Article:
CAT # TEK-5 4 out of 5 stars(30 Reviews) Write a Review

Limited Quantity
$ 11.95
$11.95 each
2 + $8.75 each
5 + $7.50 each
1 Available
+ Add to Wishlist
Product Description
Thousands of people have discovered the easiest and quickest way to transfer pc board patterns to copper-clad board is PRESS-N-PEEL by Techniks. Works great with CAD and PCB layouts as well as artwork from magazines and books. No need for photochemicals or darkroom; use a photocopier or laser printer to transfer your design to the special PRESS-N-PEEL film. Then, simply iron the design onto a clean copper-clad board with a household iron. Peel off the film, and the board is ready for etching (etchant solution not included). Trace widths of 5 mil and less are possible with this method. We've seen excellent results with this system. PRESS-N-PEEL consist of five 8 1/2" X 11" sheets of transfer film and complete instructions.
Spec sheet available in PDF format.
WARNING: May cause cancer or reproductive harm.
California Prop. 65
Why is this here?
Customer Reviews 4 out of 5 stars(30 Reviews)

Write a Review (requires login)

Issues with etch resist 3 out of 5 stars


I tried and tried to get a good board with this until I figured out (using an IR thermometer) that the cheap iron I bought just for use with circuit boards wasn't getting near as hot as I thought it was. After that, I've been able to make good boards. My issue is that it isn't clear how to remove the etch resist. Maybe it depends with the toner used, but I've tried acetone with only marginal results. Scrubbing the board with steel wool and even sandpaper will leave the board substrate with a damaged look. Trying to solder through the resist leaves a smudgy look to the boards. Frankly, I still prefer a positive photo etch approach since I don't run into the etch resist problem. From a cost standpoint, however, the press&peel film is still cheaper than buying photosensitive boards.

355 of 699 people found this review helpful. Do you? Yes No

Overpriced Photo Paper 1 out of 5 stars

Reviewer: from Somewhere

This stuff is pretty much IDENTICAL to glossy photographic paper. I get great results with $.20 per sheet "Kinkos" glossy photographic paper (any kind should work), You just have to iron it for a shorter period of time, and you have to soak the paper off. The actual "etch resist" in both products is the printer toner (which is basically powdered plastic), not the paper.

178 of 347 people found this review helpful. Do you? Yes No

Much better than Photo Paper 5 out of 5 stars

Reviewer: from Oklahoma City

Indeed, you can use almost any kind of paper that you can run through your laser printer and get decent results after a short learning curve, but you have to SOAK the paper off, usually with some sort of mechanical agitation. This adds too much hassle and time. It also tends to dislodge some of the toner.
After I clean my board with a Scotch Brite pad, I put the Press N Peel on the board, sandwich it with some parchment paper and run it through my $5 laminator I got on Ebay. I cannot overemphasize how much better the results are using an old luggage tag laminator instead of an iron. I have the temp control turned up all the way and it shoots a board through in seconds. Consistency of temperature and pressure are critical - And impossible to achieve with an iron. I turn the board over and send it through again for good measure.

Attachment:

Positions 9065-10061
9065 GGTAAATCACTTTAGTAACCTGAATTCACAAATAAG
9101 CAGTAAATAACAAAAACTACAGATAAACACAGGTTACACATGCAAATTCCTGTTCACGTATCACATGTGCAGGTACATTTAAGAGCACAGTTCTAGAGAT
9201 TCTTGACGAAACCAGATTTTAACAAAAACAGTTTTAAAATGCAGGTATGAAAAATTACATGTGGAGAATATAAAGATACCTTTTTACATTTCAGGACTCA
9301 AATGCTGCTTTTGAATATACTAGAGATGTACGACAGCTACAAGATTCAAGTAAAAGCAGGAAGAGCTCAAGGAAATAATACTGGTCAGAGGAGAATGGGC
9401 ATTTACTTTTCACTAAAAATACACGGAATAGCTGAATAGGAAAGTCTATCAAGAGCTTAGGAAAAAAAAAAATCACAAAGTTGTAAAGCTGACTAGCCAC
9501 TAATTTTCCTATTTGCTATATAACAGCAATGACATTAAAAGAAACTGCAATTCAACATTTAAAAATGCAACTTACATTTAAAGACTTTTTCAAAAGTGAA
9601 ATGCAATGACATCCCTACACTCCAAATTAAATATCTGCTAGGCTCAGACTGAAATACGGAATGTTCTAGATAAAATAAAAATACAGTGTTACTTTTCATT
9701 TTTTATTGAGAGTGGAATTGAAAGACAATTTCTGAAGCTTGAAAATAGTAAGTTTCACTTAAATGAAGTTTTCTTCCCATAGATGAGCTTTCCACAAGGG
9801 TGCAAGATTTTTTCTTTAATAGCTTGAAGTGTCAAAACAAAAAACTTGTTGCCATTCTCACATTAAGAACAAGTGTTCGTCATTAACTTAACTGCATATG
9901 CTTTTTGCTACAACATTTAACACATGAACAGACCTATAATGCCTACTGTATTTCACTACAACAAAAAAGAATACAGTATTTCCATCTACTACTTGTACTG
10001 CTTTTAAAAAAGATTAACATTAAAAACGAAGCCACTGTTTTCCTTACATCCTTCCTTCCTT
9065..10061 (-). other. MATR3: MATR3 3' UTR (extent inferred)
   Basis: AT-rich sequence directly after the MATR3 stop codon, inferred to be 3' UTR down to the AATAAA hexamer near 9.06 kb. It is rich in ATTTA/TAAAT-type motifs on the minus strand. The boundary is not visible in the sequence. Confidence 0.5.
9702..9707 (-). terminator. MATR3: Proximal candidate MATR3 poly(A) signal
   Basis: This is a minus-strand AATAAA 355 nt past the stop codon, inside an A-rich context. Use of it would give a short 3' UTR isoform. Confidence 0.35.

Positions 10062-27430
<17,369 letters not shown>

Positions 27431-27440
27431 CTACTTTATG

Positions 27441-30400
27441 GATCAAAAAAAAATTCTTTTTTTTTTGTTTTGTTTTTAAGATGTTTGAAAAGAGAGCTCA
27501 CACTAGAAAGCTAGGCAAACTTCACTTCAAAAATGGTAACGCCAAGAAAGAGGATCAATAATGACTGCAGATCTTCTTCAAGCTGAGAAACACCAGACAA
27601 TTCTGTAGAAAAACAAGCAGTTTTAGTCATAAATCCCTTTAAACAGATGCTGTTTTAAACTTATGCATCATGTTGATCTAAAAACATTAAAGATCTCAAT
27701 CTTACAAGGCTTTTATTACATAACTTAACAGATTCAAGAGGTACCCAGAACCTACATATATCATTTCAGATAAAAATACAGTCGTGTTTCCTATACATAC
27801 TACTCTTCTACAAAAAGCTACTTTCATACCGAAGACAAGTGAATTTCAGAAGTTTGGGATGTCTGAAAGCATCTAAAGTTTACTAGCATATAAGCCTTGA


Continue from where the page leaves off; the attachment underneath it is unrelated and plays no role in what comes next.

I wait for the board to cool for about thirty seconds, peel off the Press N Peel and I'm ready to etch (1 part Muratic acid to 2 parts plain, old Hydrogen Peroxide absolutely rocks!). I can do 8 mil traces with no problem and the material is thin enough that you can line up the two sides of a double sided board easily and tape two opposing sides together so you have a pcb "sandwich" that stays alligned. At least half of the boards I do are double-sided and I get consistently good results. PLENTY good for prototype and limited production work. If you need a bunch, don't mess with doing them yourself - Farm 'em out to China!

5 of 5 people found this review helpful. Do you? Yes No

This is awsome 5 out of 5 stars

Reviewer: from z

this transfer film is worth the money it works awesome and i just follow the instructions.
and i suggest u don't waste time using the "put pcb in echant and wait" method, instead take a cellulose sponge and saturate it with ferric chloride then rub the pcb then the copper will disapear after +-5 rubs. it takes 30 sec to etch!

5 of 5 people found this review helpful. Do you? Yes No  Certified buyer

Have made more than a dozen PCBs with P&P 5 out of 5 stars

Reviewer: from MOSS BEACH, CA US

Tips: (1) Clean the blank PCB with Brasso or a copper-pot cleaner -- an abrasive is not necessary. (2) Put a magazine under the PCB for thermal insulation. (3) Put one sheet of paper over the P&P and PCB. (4) Set the iron to Wool, then use an IR thermometer to adjust to about 280-290F. (5) Press fairly hard with the iron, slowly move it around and let the PCB heat-soak for a minute or two. Make sure you heat-soak the PCB edges and corners. (6) Use the IR therm to measure about 275F as you slide the iron away -- you're done. (7) Let cool a bit, then optionally put under running water. (8) Dry and carefully peel one corner away. (9) If part of the P&P is not stuck to the PCB you can probably fix it (step 3...). (10) Slowly peel away the P&P. (11) Use a solvent, NOT an abrasive, to remove the toner -- I like "Oops!" from Ace HW. (12) Drill thru-holes with a Dremel. (13) If you're not going to solder it immediately, paint the PCB with liquid solder-flux to prevent oxiditation of the Cu.

5 of 5 people found this review helpful. Do you? Yes No
Next Page

You might also like